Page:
Mutineer (Giant)
Warren Zevon

By Bob Bahr

Mutineer is Warren Zevon left to his own devices; the surly songwriter allegedly procured a budget from his record company and recorded this entire self-produced album in his home studio. The result: an uneven, adventurous record.

Zevon has distinguished himself by writing great melodies and applying wickedly biting lyrics to them. The melodies maybe achingly, beautifully sad or march-like, with the bounce of English pub songs. The lyrics can range from political silliness to lovelorn sentimentality. Occasionally, the two elements combine in spectacular ways, and the world gets marvelous songs such as "The French Inhaler," "Werewolves of London" or "Excitable Boy." On Mutineer, the two never seem to hit at the same time.

"Similar to Rain," for example, features lyrics so banal and a melody so sweet, it could play in a Doris Day movie. Zevon subverts the sugar with contrapuntal keyboards and an edgy guitar texture in the background, and it mostly just sounds like a dud experiment. "Seminole Bingo" continues Zevon's scoundrel chronicles, this one focusing on a junk-bond king squandering his money at a smalltown Florida bingo parlor. The music is squarely in the "Lawyers, Guns and Money"/"Mr. Bad Example" vein; if it weren't so familiar-sounding, "Seminole Bingo" might be more successful. The title track flirts with brilliance, but ends up fading forgettably. Over the course of ten songs, a tiresome pattern emerges in the songwriting: two verses in the beginning and as many as four choruses at the conclusion. Zevon is capable of more than this.

The best cuts on Mutineer may very well be the two songs that Zevon fans heard before on Learning to Flinch, Zevon's live 1993 album. "The Indifference of Heaven" is without a doubt one of Zevon's best songs ever, although its treatment here is no improvement upon the live recording. Artist management executive Peter Asher delivers some pathetic harmony vocals that aptly illustrate the self-indulgent atmosphere.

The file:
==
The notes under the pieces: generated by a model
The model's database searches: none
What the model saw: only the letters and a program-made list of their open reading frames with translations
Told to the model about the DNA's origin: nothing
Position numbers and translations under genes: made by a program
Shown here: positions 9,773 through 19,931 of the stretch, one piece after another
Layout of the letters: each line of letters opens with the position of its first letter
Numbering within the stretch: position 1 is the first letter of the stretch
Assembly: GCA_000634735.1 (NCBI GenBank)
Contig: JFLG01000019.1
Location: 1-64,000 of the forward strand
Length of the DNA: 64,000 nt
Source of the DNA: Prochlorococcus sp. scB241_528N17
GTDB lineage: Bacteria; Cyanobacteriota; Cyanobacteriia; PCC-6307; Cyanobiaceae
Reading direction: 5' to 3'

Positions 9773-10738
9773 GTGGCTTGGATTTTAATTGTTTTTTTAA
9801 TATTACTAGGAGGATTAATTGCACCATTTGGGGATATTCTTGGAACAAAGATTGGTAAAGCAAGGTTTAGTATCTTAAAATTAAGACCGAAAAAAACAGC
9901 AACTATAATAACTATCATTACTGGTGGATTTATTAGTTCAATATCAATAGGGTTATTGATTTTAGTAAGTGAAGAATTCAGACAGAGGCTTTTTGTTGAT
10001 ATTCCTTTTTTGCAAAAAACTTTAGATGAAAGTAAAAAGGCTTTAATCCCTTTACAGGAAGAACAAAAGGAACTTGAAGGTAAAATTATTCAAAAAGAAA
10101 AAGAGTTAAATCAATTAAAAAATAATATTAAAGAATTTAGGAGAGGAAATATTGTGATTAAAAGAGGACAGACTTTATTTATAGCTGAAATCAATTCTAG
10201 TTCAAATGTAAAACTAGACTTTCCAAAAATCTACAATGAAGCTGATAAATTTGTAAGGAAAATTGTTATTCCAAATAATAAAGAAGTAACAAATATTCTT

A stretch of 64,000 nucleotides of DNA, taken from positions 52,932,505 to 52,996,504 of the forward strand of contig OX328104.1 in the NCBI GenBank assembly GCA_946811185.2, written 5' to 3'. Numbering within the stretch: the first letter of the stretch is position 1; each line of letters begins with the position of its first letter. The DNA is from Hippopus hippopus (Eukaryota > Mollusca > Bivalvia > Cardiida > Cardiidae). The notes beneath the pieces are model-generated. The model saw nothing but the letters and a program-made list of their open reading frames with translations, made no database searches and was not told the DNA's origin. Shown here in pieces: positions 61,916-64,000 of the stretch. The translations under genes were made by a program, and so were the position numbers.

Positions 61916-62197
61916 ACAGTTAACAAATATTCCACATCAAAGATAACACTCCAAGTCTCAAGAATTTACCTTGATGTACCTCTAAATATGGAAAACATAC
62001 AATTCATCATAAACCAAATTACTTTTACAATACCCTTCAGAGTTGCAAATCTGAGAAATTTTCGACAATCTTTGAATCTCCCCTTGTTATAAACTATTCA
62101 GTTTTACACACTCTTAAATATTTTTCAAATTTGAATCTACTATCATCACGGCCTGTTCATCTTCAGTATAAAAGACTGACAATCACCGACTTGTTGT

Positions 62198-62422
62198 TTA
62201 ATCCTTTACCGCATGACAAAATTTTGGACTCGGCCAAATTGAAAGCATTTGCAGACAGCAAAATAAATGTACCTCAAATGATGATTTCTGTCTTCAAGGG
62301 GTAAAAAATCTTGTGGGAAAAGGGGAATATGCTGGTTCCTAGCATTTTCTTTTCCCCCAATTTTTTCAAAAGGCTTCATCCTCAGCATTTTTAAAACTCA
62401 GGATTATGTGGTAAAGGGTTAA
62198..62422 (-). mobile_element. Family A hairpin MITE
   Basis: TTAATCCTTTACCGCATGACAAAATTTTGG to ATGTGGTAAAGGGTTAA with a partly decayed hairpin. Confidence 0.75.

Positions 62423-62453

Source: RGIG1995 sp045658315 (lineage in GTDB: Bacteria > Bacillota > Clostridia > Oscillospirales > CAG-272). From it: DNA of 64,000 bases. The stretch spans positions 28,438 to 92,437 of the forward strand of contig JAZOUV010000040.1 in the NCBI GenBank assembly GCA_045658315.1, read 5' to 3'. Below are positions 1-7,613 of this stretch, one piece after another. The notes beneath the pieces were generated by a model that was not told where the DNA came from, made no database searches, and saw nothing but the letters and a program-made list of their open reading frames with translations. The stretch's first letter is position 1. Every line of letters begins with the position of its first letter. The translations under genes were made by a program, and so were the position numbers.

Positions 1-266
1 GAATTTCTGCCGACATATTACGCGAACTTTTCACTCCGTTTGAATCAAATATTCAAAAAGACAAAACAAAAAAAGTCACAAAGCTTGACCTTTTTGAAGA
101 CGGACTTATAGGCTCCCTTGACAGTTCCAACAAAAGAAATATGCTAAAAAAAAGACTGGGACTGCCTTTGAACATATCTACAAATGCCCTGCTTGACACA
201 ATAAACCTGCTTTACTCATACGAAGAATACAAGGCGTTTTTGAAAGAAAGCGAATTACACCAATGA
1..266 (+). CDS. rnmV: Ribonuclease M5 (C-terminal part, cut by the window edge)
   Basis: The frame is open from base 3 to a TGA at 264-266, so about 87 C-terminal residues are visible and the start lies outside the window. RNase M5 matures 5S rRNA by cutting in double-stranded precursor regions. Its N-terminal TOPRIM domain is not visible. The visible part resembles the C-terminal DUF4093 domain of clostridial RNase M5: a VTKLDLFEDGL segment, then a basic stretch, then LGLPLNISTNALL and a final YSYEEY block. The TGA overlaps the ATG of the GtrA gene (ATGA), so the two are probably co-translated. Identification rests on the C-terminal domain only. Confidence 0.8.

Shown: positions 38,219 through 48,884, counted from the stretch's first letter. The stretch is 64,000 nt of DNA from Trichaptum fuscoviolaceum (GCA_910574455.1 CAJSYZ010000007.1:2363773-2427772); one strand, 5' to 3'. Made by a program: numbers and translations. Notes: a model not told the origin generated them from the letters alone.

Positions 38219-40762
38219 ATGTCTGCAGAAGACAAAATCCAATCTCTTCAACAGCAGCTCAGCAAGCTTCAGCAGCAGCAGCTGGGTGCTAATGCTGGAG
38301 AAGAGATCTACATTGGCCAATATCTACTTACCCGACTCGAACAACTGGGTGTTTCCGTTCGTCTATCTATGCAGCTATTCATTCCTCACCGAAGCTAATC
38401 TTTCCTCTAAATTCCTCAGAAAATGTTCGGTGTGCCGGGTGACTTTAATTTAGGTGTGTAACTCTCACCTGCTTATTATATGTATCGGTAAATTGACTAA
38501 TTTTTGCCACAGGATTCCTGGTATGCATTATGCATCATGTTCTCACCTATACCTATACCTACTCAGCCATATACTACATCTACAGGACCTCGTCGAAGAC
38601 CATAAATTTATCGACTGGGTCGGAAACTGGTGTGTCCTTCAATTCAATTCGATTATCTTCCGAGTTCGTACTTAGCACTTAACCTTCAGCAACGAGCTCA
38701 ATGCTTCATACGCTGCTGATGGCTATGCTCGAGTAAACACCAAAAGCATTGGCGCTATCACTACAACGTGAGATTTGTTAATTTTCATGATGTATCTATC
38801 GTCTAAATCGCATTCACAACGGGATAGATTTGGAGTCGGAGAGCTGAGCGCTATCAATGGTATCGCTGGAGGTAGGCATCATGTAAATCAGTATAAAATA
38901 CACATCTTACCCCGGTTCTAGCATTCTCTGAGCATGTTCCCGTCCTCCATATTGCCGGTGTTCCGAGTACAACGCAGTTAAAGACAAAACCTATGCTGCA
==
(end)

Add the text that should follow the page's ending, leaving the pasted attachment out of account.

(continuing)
"Piano Fighter" is expanded but not improved one bit from the live version, with a toy piano sounding out the melody in the first verse, more dynamic range overall, and lots of production bells and whistles. One can imagine Zevon saying, 'Gee, I've always wanted to put this in a song.' And we, the listeners, are Zevon's guinea pigs. Of course, you can break out of the cage by simply pressing the "Stop" button on your CD player.

Although "Poisonous Lookalike,""Monkey Wash Donkey Rinse" and "Rottweiler Blues" might prove to be spark plugs in performances, only "Something Bad Happened to a Clown" immediately emerges as a standout. The lyrics are tragic and funny:

He used to hank his horn and everyone would laugh

He used to honk his horn

She doesn't think he's very funny anymore

Footsteps in the sawdust leading to the edge of town

Something bad happened to a clown.

The music on the cut bounces amusingly from beat to beat, with Zevon warbling like an elderly Broadway star and Beatlesque orchestration dotting the melancholy gag.

It's always good to hear from Zevon, but Mutineer shows that his talent benefits from the guidance of a producer and interplay with musicians like Waddy Wachtel. Of course, Zevon fans will pick this one up regardless of its worth. The general public will miss little by neglecting Mutineer.